Social Security Disability Insurance (SSDI) is a federal insurance program that is run by the Social Security Administration (SSA). SSDI provides cash benefits to replace some of an individual’s income if they can no longer work due to disability.
SSDI is not a welfare program, because individuals pay in to the system through taxes withheld from the individual’s paychecks. To be eligible, an individual needs to have a sufficient work history and meet disability criteria to be entitled to benefits.
In order to be deemed eligible for SSD, an individual must suffer from an injury or illness that is terminal or prevents him or her from working for at least 12 months. Many conditions are considered to be disabling by SSD, including both physical and mental disorders. Also, an individual may have two or more disabilities or impairments, which when considered as a whole, result in the individual being unable to engage in substantial gainful employment.
Listing Of Impairments
The SSA keeps a list called the Listing Of Impairments, or the “Blue Book”, that describes the impairments that they consider severe enough to prevent an individual from doing any gainful activity. The criteria in the Listing of Impairments are applied when an individual applies for SSDI benefits.
Part A of the Listing of Impairments lists medical criteria that apply to the evaluation of impairments in adults age 18 and older. This means that in order to be eligible for SSDI benefits, SSA requires that the individual prove that he or she has a medically determinable physical or mental impairment that resulted from an abnormality that can be shown by accepted clinical and laboratory diagnostic techniques.
Medical Evidence Of Impairment
Medical evidence of an individual’s disability usually comes from sources that have provided medical care or treatment to the individual, or that have tested or evaluated the individual. Acceptable medical sources may include:
- licensed physicians (MDs or DOs)
- licensed or certified psychologists
- licensed optometrists
- licensed podiatrists
- qualified speech-language pathologists
Medical reports and information provided by these professionals may include:
- medical history information
- clinical findings such as physical or mental status examination results
- laboratory findings including x-rays, CT or MRI scans, blood test results, and others
- diagnostic evaluations, treatment prescriptions and response information, and prognosis information
- statements regarding the SSDI applicant’s ability to perform work-related activities, such as standing, sitting, walking, lifting, carrying, handling objects, hearing, speaking, and traveling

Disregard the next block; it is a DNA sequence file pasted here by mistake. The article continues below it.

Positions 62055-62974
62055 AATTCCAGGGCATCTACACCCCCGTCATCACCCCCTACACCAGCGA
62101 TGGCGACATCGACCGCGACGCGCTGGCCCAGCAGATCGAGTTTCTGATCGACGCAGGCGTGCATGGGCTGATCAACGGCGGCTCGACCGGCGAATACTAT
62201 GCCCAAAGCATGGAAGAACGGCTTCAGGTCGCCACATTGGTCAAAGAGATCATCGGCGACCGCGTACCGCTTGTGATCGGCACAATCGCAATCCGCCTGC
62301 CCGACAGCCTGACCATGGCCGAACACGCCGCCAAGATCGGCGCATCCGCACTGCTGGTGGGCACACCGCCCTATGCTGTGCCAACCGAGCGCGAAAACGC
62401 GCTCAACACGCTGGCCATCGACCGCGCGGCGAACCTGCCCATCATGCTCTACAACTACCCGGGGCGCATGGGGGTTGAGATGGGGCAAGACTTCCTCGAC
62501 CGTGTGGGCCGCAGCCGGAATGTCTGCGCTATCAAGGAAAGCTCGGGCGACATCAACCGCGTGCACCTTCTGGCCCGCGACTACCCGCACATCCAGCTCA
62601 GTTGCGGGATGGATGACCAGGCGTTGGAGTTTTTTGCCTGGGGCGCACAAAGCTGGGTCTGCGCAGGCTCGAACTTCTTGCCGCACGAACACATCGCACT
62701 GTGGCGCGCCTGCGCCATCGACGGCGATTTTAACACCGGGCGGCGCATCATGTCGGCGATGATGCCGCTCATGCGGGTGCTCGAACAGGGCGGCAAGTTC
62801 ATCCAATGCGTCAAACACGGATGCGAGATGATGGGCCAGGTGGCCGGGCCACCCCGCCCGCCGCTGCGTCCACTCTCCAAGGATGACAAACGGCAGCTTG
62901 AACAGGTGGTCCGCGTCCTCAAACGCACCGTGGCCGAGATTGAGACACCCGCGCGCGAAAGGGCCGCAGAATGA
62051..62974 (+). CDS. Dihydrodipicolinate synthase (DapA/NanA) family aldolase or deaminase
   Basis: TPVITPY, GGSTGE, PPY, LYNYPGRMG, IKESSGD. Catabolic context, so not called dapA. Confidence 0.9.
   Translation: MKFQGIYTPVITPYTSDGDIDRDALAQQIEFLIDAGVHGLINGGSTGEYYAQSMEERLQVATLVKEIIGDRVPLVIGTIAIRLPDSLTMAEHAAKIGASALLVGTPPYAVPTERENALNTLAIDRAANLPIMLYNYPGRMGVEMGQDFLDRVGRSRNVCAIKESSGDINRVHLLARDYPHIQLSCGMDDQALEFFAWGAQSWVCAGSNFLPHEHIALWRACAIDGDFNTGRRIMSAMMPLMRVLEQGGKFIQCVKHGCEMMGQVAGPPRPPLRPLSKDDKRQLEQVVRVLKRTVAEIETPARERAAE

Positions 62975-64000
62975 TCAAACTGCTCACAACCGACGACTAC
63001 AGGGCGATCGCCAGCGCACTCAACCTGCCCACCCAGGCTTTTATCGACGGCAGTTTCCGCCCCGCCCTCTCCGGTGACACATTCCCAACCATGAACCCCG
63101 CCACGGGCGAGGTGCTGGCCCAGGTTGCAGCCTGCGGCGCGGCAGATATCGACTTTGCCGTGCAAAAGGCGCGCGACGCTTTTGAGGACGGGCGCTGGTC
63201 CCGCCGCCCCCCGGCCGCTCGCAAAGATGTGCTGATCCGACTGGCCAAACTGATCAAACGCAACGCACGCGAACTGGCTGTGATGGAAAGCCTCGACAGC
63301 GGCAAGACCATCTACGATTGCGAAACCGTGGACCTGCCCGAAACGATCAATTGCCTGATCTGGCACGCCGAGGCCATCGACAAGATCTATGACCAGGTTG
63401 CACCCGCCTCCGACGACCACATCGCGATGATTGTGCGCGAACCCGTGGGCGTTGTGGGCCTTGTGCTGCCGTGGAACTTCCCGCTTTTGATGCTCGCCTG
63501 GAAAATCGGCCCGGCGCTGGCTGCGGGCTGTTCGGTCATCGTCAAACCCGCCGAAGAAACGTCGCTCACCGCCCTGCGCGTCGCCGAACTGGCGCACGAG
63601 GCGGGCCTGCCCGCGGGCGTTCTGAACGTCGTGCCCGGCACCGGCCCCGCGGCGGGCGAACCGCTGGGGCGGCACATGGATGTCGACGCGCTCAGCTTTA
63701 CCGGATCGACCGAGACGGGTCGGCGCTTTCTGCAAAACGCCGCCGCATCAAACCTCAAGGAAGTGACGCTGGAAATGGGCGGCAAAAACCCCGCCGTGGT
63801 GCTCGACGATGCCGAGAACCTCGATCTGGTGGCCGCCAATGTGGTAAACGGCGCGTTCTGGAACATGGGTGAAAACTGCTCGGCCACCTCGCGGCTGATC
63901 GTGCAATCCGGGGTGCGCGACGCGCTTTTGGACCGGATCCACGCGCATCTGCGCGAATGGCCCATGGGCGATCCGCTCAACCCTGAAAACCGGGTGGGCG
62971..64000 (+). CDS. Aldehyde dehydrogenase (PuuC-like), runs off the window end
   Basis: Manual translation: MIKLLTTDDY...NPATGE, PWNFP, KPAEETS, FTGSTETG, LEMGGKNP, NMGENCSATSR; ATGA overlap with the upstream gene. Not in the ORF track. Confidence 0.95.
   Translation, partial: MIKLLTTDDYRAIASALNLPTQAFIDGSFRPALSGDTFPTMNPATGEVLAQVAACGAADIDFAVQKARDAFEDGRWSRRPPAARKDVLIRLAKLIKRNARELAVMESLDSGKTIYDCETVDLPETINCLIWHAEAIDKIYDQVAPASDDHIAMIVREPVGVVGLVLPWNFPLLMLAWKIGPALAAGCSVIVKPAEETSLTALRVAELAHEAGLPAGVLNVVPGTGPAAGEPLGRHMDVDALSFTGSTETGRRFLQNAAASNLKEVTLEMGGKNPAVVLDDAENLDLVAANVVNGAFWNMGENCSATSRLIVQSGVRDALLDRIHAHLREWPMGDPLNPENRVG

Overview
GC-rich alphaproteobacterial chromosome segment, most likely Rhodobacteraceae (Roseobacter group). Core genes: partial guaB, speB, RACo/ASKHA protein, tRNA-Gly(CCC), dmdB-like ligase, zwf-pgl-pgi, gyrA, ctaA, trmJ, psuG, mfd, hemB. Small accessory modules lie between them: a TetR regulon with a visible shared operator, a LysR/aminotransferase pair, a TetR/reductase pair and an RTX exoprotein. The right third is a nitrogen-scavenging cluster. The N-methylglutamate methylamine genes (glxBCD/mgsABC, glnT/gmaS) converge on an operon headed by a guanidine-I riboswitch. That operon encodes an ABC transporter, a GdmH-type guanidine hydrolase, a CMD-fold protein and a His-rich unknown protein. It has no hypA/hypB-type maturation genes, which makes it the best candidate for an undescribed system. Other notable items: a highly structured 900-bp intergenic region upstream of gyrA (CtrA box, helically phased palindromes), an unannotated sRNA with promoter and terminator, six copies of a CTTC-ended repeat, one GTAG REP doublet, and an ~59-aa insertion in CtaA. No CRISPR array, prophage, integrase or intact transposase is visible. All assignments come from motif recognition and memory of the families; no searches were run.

- if mental functioning is impaired, statements describing the SSDI applicant’s ability to understand, to remember and carry out instructions, and to respond appropriately to work pressures
Depending on an individual’s particular impairment, other medical information may be important and useful for an SSDI application or appeal. An experienced Florida SSDI attorney from Hoffman, Larin & Agnetti, P.A. can provide specific advice for your situation if you give us a call at (305) 653-5555.
Other Sources Of Evidence Of Impairment
Non-medical sources also may help to establish evidence of how an individual’s impairment(s) affect his or her ability to function in the work setting. Non-medical sources of proof and support may include public and private agencies that provide services to or that interact with the individual, including schools, caregivers, social workers, and other practitioners such as chiropractors, audiologists, and naturopaths.
Other proof of an individual’s level or degree of impairment can be shown by information regarding:
- the individual’s ability to perform daily activities
- the individual’s pain symptoms (including information on location, duration, frequency, and intensity)
- medications the individual takes (including type of medication, dosage, effectiveness, and side effects if any)
- methods or activities used to try to relieve pain or other symptoms
- any other information about the individual’s functional limitations
Contact Our Attorneys for Help
When you need to file a claim for SSDI, it can be confusing and overwhelming. It can be difficult to know what forms to fill out and what information the government actually wants. You also want to make the strongest case you can in your application because you don’t want to become needlessly involved in a long appeals process to get benefits that you deserve.
At Hoffman, Larin & Agnetti, P.A., our experienced Broward, Monroe, and Dade County Social Security Disability attorneys will file your initial application for you. We will help you assemble the information required to complete your application and get claim approved because we know what the Social Security Administration looks for in a successful application. If you have already applied but been denied benefits, we can help you gather the necessary evidence needed to appeal the decision and represent you throughout the appeal process.
If you are applying for SSD or are appealing an SSD denial, you already have enough on your plate with your health. Call us today at (305) 653-5555 and let the skilled attorneys at Hoffman, Larin & Agnetti, P.A. reduce your stress load.